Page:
West African economic
|There are 15 countries in the Economic Community of West African States (ECOWAS): Benin, Burkina Faso, Cape Verde, Cote d'Ivoire, Gambia, Ghana, Guinea, Guinea Bissau, Liberia, Mali, Niger, Senegal, Sierra Leone and Togo. ECOWAS works to promote co-operation in the region on a range of economic and political issues including conflict resolution.
The countries of West Africa have a population of 245 million. About 65 percent of them live in rural areas.
Eight countries in the region (Benin, Burkina Faso, Cote d'Ivoire, Guinea-Bissau, Mali, Niger, Senegal and Togo) are members of the West Africa Economy and Monetary Union (WAEMU) and share a common currency, a common central bank, a development bank, a regional stock exchange and a common banking regulator.
The average yearly income for each person in West Africa is $309. This compares with an average yearly income for each person in Sub-Saharan Africa of $470.
The region's economic growth has averaged only 2.5 percent during the past three years while its population has been growing by 2.2 percent a year. It is estimated that economic growth of about 6-7 percent a year would be required to meet the goal of cutting extreme poverty in half by 2015.
West Africa is lagging in efforts to meet the Millennium Development Goals
In 1999, it was estimated that $800 million that could have been used for development was instead diverted into conflicts.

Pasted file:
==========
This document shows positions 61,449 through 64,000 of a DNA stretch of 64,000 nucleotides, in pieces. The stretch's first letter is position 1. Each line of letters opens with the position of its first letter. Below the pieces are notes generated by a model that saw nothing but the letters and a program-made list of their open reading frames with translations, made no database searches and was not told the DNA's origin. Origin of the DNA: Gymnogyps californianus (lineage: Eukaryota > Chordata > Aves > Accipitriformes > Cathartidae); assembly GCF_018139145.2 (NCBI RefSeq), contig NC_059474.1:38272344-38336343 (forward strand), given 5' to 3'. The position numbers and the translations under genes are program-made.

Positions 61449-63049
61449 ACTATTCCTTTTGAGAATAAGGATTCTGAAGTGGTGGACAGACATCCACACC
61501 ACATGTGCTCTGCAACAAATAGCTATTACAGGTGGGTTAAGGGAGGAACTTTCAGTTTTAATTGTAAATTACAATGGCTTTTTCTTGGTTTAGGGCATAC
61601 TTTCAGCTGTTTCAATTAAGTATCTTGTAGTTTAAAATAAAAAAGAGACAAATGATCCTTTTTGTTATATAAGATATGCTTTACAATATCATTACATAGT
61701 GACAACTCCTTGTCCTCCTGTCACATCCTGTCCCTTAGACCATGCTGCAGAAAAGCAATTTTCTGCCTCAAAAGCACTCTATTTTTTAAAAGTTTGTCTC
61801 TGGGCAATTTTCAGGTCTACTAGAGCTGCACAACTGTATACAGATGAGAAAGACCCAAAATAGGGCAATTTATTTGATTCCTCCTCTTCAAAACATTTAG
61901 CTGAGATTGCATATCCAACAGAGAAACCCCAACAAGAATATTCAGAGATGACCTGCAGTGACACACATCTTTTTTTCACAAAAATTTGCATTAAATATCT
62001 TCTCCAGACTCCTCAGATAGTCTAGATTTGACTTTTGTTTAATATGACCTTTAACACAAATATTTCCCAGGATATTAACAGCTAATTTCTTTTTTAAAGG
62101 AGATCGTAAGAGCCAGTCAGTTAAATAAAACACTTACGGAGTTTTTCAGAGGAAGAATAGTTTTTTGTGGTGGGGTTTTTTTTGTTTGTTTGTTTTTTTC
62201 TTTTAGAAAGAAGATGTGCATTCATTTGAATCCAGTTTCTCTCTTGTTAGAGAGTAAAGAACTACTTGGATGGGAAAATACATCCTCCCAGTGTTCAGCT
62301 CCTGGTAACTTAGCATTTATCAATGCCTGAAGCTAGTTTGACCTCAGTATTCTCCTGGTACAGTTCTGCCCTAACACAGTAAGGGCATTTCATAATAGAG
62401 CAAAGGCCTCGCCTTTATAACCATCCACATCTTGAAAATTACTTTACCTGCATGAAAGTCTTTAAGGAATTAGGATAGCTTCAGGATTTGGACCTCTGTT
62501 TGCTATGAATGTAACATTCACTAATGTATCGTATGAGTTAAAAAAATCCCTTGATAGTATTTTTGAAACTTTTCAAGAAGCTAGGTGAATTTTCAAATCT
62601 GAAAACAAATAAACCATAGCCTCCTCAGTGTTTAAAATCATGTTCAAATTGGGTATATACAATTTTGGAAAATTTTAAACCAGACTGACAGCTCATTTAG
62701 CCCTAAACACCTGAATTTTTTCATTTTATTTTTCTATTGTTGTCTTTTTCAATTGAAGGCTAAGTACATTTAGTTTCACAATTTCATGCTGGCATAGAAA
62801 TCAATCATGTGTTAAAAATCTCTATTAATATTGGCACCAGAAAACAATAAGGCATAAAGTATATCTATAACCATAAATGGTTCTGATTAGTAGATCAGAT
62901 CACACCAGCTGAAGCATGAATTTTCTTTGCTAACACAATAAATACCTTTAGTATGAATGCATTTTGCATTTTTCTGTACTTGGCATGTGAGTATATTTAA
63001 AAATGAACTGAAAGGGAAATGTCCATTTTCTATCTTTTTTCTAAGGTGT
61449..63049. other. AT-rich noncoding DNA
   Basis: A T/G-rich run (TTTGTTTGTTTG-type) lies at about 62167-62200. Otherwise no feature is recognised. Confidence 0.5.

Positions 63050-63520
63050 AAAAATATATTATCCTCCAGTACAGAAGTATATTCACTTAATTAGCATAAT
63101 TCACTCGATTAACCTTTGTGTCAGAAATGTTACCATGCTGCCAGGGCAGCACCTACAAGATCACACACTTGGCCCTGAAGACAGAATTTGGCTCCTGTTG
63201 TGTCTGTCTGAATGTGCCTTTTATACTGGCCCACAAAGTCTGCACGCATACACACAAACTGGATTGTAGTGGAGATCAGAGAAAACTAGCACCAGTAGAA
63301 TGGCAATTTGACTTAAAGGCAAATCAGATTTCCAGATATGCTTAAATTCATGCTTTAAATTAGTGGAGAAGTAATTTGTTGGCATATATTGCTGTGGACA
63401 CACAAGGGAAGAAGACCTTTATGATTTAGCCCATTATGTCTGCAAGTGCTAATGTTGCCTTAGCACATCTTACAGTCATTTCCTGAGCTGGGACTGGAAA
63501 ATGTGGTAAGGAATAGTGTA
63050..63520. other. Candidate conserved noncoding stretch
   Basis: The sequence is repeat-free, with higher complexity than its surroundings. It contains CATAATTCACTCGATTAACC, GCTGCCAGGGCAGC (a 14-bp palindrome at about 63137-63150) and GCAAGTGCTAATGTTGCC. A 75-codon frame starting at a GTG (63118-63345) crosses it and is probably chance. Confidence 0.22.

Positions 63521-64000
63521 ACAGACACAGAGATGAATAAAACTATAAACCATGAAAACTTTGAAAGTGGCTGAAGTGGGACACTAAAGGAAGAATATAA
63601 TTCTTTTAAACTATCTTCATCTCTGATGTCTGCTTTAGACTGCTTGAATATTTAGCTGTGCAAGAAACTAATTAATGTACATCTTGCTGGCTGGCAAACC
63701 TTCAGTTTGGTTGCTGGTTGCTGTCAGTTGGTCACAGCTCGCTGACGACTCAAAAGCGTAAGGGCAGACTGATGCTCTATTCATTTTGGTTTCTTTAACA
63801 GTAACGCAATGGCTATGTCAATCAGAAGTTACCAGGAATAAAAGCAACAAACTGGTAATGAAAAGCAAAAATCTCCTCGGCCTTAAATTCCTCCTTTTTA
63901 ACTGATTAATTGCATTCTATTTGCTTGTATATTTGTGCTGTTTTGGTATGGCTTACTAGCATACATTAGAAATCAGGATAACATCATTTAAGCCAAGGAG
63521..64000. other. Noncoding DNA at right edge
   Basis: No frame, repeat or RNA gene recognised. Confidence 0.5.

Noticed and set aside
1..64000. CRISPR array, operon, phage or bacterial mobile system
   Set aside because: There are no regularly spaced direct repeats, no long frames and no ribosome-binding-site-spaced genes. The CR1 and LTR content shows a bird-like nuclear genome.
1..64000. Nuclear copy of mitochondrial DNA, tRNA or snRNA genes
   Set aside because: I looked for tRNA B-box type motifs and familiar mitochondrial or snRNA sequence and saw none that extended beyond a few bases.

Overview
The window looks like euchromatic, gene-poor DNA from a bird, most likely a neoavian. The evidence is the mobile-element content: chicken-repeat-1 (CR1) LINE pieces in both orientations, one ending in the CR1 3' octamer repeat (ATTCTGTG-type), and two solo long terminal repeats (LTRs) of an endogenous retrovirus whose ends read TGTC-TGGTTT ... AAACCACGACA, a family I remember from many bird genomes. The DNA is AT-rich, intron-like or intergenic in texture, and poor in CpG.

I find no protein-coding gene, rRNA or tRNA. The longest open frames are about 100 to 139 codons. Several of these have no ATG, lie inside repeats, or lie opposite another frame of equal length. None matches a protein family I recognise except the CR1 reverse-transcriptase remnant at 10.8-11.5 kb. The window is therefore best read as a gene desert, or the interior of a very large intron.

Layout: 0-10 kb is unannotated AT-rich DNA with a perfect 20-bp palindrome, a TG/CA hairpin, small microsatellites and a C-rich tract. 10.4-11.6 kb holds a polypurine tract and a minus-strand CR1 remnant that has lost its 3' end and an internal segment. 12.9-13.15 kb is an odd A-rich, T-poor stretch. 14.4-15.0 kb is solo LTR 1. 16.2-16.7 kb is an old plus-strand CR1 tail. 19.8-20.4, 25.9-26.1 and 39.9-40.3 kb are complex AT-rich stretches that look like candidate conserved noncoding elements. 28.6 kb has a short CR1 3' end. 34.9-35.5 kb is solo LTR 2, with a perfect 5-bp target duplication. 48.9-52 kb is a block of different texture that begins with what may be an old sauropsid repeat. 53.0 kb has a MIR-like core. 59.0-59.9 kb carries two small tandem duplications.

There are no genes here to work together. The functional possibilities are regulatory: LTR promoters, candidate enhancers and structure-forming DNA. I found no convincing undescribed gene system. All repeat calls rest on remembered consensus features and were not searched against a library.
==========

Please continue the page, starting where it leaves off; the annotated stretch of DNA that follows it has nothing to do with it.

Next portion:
Basic Services Underdeveloped
Conflict Five countries in West Africa are currently affected by conflict. They are Cote d'Ivoire, Guinea-Bissau, Liberia, Nigeria and Sierra Leone.
In 2003, 65 percent of West Africa's population lived in countries severely affected by conflict.
Over the past 15 years, nine of the 15 members of ECOWAS have experienced conflict ranging from high intensity civil wars to violence during elections.
One of the most common reasons advanced for the prevalence of conflict is weak governance. The area accounts for more than 70 percent of military coups in Africa. There is a high degree of illicit trade in diamonds and timber, which can be directly related to the conflict. In Liberia it is estimated to be more than $60 million a year and Sierra Leone more than $25 million.
Conflict in Cote d'Ivoire has been particularly damaging for the region. It serves as a regional hub for landlocked countries in the region, meaning that neighboring countries depend heavily on it for imports and exports. For example 43 percent of Mali's exports and 77 percent of Burkina Faso's exports are shipped through Abidjan.
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